The description herein makes reference to the accompanying drawings wherein like reference numerals refer to like parts throughout the several views, and wherein:
FIG. 1 is a flexible support for a welded cable end according to the present invention, wherein the flexible support is shown attached to a carrier and having a cable extending therefrom;
FIG. 2 is a side view of the flexible support of FIG. 1; and
FIG. 3 is a top view of the flexible support taken along lines 3--3 of FIG. 2.
This application claims the benefit of U.S. Provisional application 60/006,234 filed on Nov. 3, 1995, now abandoned.
The invention is a flexible support for a welded cable end.
It is known to provide support grips or enclosures to support the weight of electrical cables or metal rods at a junction point. The purpose of the support grips is to absorb the stress and strain from movement and vibration of the electrical cables and rods at the point where the cables or rods are connected to a rigid structure. Current support grips are made of a high grade wire mesh forming a flexible strand. The mesh wire envelopes and conforms to the shape of the cables. Although the current mesh support grips provide adequate safety factors for many applications, the wire mesh construction is not feasible for the support of wiring cables used in such applications where there is cyclical motion. During these instances, the cables are subject to continuous bending motion which wears and frays the cables. This is particularly true in the area of robotics applications where there is continuous rotational and twisting movement. In robotics applications, the wiring cables supported by the current mesh support grips resulted in fatigue failure of the mesh support grips near the connection port after approximately 5000 cycles.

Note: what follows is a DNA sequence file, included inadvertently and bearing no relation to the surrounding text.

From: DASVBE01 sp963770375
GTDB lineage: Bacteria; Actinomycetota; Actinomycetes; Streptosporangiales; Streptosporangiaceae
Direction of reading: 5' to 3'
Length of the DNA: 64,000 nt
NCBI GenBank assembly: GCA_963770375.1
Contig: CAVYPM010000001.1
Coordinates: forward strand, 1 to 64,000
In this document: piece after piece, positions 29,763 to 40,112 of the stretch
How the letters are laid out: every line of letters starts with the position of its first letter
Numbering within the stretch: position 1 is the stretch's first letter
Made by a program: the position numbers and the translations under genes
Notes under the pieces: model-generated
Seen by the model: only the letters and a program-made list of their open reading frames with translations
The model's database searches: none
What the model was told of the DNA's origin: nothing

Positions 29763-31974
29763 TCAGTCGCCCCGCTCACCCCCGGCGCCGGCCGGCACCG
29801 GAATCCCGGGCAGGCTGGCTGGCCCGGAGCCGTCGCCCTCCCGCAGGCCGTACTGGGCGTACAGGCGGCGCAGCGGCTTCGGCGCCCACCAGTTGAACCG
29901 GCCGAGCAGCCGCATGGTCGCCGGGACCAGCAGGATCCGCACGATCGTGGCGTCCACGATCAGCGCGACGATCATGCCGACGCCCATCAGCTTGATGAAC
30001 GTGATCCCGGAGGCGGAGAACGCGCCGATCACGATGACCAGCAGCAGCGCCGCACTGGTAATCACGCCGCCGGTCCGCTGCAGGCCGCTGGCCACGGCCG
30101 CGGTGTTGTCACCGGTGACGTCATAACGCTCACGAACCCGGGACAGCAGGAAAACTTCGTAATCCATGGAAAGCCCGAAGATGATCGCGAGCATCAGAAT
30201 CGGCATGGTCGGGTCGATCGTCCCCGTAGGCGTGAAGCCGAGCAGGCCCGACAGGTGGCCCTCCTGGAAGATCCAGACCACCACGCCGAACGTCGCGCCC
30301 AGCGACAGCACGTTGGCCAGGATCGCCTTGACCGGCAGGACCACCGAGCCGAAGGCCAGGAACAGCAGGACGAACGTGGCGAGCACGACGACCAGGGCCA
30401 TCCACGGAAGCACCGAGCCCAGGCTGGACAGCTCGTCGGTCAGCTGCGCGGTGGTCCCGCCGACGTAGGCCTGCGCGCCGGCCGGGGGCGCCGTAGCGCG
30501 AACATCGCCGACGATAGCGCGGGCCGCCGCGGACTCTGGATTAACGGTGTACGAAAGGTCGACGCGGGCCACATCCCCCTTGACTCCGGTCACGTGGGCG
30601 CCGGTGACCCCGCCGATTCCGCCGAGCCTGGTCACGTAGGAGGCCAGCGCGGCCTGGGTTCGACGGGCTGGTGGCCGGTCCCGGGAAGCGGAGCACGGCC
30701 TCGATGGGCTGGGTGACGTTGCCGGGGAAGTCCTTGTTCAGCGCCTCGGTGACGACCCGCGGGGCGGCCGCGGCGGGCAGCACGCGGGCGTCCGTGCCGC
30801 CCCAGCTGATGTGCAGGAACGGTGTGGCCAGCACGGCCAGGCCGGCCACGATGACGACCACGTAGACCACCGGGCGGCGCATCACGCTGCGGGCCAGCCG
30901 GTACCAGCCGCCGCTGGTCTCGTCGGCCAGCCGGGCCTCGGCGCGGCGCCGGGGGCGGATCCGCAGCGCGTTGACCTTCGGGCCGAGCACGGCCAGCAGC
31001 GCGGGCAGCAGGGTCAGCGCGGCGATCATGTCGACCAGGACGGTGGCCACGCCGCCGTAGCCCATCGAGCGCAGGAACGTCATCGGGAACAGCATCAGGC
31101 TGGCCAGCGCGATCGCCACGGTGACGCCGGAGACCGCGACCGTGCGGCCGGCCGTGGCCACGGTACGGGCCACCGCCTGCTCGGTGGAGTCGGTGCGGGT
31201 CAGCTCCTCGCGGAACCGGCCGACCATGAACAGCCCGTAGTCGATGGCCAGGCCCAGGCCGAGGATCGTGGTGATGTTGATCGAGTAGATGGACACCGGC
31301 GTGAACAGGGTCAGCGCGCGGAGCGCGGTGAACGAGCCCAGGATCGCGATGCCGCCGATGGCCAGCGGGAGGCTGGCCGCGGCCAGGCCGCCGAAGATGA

The current invention provides a cable support grip connectable to a junction port and receiving an end portion of cables therein that does not fatigue during its cyclical motion containing both rotational and twisting movement; and thereby preventing torsional forces being applied to the cables.
The cable support grip includes a boot enclosure for the wire cables installed at a junction where the cables are connected to a carrier. The boot enclosure includes attachment means to the carrier wherein the attachment means allows for rotational movement of the boot enclosure relative to the carrier.
The boot enclosure is made of flexible material that allows for the twisting of the boot enclosure and the cable therein during its cyclical movements. The boot enclosure is generally cone shaped and having an aperture therethrough for allowing insertion of the cable. Resistance means are located and configured in the aperture to allow easy insertion of the cable to the junction point and to prevent the cable from being easily removed once installed.
Accordingly, it is an object of this invention to provide a cable end support that protects the cable end from rotational and torsional stress.
It is another object of this invention to insure contact of the end cable wires with the junction port and to prevent breakage therefrom.
It is further an object of this invention to provide a cable end support that is resistant to heat.
It is still another object of this invention to provide easy insertion of the cable into the cable end support and provide resistance during removal therefrom.
Other objects, advantages and applications of the present invention will become apparent to those skilled in the art when the following description of the best mode contemplated for practicing the invention is read in conjunction with the accompanying drawings.